Is it possible to be a part-time scientist?

| Michaela Nesvarova

How to combine a successful academic career with a fulfilling family life? Is this task easier for men than women? Those were the main questions that inspired FFNT (Female Faculty Network Twente) to organize today´s lunch discussion led by Alexander Brinkman, a successful scientist and a dedicated father of two.

'The higher the academic positions, the less women there are. Only 17% of professors are female in the Netherlands. It seems to be harder for women to get higher positions, but it’s not impossible to succeed. That is why we wanted to learn the keys to success from the male and female perspective, to find out if men face the same challenges,' said Sonia Garcia Blanco, an associate professor of Optical Sciences, as she introduced the main speaker, Alexander Brinkman.

More team work

Professor Brinkman is the chair of the Quantum Transport in Matter, he has received several prestigious grants and was the member of the Young Academy of the Royal Dutch Academy of Science. Despite his challenging work, he manages to spend a plenty of time with his two young children. So how does he do it?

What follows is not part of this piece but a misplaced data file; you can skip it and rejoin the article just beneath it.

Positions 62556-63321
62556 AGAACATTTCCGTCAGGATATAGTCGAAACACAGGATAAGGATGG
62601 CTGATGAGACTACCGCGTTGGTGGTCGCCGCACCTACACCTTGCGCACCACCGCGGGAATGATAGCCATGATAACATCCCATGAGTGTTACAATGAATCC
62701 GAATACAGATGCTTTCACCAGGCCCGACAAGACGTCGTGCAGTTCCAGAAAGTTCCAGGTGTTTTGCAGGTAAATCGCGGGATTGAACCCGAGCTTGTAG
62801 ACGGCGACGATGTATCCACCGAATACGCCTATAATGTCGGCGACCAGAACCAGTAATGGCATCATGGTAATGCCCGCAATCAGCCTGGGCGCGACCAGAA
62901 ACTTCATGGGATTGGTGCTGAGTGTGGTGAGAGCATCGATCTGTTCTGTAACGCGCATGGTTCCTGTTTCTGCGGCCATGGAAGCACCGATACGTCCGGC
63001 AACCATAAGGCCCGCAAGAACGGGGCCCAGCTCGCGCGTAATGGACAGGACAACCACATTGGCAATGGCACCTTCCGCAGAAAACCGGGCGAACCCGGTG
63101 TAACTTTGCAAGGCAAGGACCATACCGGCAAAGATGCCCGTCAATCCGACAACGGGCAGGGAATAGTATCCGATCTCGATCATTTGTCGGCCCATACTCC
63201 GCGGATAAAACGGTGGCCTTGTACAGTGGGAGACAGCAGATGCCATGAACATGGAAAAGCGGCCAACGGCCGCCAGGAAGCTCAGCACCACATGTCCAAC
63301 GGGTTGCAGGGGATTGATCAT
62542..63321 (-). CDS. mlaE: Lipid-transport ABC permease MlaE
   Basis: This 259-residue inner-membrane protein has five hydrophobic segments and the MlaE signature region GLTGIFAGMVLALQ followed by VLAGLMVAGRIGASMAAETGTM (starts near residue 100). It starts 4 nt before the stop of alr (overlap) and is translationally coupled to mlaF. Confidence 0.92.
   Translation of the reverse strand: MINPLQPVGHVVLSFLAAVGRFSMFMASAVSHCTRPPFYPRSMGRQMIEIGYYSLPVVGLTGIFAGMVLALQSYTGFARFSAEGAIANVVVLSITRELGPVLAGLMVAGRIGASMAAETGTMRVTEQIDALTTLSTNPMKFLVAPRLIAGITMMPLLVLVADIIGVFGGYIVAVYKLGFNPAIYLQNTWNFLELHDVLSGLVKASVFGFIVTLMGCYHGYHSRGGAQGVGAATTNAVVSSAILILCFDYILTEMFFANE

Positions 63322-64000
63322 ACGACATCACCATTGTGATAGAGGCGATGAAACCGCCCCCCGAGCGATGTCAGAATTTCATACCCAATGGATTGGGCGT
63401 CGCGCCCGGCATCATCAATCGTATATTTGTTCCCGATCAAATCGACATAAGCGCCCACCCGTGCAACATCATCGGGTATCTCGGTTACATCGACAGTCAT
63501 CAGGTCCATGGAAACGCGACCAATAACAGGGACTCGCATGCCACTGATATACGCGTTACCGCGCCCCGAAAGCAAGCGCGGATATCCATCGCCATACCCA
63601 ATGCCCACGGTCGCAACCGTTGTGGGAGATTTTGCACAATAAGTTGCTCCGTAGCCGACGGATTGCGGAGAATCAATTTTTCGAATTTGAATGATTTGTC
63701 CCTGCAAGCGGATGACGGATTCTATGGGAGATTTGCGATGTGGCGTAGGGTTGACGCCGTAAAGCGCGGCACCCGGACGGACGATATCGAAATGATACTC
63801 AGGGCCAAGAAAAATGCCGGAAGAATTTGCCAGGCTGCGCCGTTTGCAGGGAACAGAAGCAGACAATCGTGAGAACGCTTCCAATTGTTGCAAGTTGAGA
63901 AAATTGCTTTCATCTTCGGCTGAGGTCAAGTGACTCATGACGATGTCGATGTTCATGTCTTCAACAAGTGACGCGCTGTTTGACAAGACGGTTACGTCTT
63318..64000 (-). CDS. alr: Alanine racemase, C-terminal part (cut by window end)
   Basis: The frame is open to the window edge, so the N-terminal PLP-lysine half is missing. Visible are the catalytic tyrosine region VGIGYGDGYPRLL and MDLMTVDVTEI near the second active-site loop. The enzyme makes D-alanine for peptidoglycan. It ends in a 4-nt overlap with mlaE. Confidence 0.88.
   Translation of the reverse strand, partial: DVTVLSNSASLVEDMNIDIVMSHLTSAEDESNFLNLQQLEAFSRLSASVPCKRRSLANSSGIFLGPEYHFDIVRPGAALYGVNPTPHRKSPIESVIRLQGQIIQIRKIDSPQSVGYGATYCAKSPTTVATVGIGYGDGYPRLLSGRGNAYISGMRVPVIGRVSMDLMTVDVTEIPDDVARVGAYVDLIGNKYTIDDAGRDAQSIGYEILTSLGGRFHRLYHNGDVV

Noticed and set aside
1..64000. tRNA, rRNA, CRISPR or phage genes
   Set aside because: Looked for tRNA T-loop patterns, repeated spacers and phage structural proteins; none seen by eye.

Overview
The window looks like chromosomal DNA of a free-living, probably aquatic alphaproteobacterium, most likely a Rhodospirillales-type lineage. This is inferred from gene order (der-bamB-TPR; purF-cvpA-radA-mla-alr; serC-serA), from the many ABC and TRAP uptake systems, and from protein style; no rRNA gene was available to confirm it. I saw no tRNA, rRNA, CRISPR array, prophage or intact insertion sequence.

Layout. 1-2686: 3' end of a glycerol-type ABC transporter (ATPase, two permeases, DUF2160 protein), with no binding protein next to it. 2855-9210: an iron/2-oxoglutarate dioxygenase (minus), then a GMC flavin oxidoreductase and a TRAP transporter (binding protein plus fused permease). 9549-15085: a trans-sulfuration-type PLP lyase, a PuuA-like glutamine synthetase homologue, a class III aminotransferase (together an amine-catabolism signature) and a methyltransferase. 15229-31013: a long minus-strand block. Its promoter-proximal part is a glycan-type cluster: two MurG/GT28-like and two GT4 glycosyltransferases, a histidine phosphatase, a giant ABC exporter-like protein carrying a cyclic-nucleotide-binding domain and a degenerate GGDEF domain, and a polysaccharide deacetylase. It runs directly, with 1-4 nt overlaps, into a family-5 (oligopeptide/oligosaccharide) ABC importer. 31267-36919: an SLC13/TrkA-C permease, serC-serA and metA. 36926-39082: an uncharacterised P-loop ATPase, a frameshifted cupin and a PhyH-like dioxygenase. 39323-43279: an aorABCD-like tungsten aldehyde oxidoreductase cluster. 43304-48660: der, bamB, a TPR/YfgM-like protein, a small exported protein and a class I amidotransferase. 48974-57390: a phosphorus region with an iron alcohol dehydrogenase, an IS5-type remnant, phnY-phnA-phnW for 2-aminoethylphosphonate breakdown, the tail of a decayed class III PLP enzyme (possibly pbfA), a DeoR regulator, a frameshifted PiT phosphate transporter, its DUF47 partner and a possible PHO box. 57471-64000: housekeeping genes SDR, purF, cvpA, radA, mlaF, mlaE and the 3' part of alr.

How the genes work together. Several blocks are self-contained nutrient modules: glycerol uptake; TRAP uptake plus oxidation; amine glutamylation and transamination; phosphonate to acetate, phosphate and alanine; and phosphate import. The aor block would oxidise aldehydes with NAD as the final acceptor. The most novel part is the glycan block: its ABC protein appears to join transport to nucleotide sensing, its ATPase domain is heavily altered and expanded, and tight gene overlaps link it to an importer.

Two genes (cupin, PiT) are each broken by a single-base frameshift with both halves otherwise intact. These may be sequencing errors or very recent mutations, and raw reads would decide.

'Is it possible to be a part-time scientist?' began Brinkman. 'Once you have kids, you move from working 60 hours a week to working 30 hours. To do that, I had to become more efficient and focus only on a few things that I’m good at. I learnt to say no to some job tasks. However, it can be very difficult to keep up with all the literature, you can lose the overall grasp. In my field, the main competition comes from China, where people just keep on working 60 hours a week. For this reason, not everyone in the Netherlands could probably work only 30 hours a week, but we could perhaps improve our team work, focus on team rewarding, rather than individuals.'

Too high criteria of excellence

Brinkman himself works about four days a week in order to also spend time with his family. How do people around him react to this work arrangement and would this reaction be any different if a woman did the same? 'I notice difference between generations, rather than genders. The older generation might complain that I don´t work every day, but my younger colleagues do the same and find it normal,' answered Brinkman. 'The issue is in how we define excellence and success. Maybe we shouldn´t focus only on the amount of publications.'

Sonia Garcia Blanco agrees: 'Current standards can be too high. You can often achieve them only if you work 60 hours a week. The system should change and we should judge work differently, based on a realistic work schedule.'

More lunch debates to come

Today´s FFNT lunch discussion wasn´t a one-time event. Similar debates and lectures will take place in the upcoming months.

Stay tuned

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